- COBRA rules don't apply to every employee or company. Under federal law, a company must have at least 20 employees and must be either a private sector company, or part of a state or local government. Non-profit organizations, the military and small businesses with fewer than 20 employees aren't required to offer COBRA coverage to former employees and their families. Some states have modified these rules. For instance, in Massachusetts, employers with more than two employees must follow COBRA rules.
- COBRA covers not only the employee, but his or her family members. For instance, if a family loses benefits because an employee suddenly becomes eligible for Medicare and thus no longer qualifies for an employer plan, the family, if previously covered by the employer's plan, has the option of paying for those benefits and continuing on the plan. Likewise, if an employer dies, the family can pay to continue coverage. A divorced or legally separated spouse may also be eligible for COBRA benefits.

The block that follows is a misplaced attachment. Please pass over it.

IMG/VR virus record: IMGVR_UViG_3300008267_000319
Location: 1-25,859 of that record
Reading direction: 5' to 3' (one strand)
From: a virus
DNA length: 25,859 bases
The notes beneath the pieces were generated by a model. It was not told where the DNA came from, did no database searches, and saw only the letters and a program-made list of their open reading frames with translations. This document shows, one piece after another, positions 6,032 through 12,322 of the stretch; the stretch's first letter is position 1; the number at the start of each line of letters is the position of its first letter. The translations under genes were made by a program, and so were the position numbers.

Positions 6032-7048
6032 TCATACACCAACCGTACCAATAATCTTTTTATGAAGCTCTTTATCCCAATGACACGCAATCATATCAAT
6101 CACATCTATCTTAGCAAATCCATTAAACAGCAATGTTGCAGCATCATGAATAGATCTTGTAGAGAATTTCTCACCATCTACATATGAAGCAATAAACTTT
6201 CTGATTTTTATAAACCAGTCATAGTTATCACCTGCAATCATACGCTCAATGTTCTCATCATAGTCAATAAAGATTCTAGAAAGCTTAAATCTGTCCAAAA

- Employees covered under COBRA and their families are entitled to remain part of the employer's group health plan for 18 to 36 months following loss of benefits due to job loss or other circumstances. Terminated employees or those who lose benefits due to a cutback in hours worked can keep benefits for 18 months, while other classes of beneficiaries, such as the surviving family of a worker who has died, can keep benefits for up to 36 months.
- Workers or family members who opt to take health care coverage under COBRA can be required to pay up to 102 percent of the full cost of the premium for the coverage. If the plan increases the charge for coverage during the COBRA benefit period, the employer can pass on these fee increases to the beneficiary. Under COBRA, you will generally pay more than you paid while you were employed, since many employers subsidize some part of health care coverage for their employees.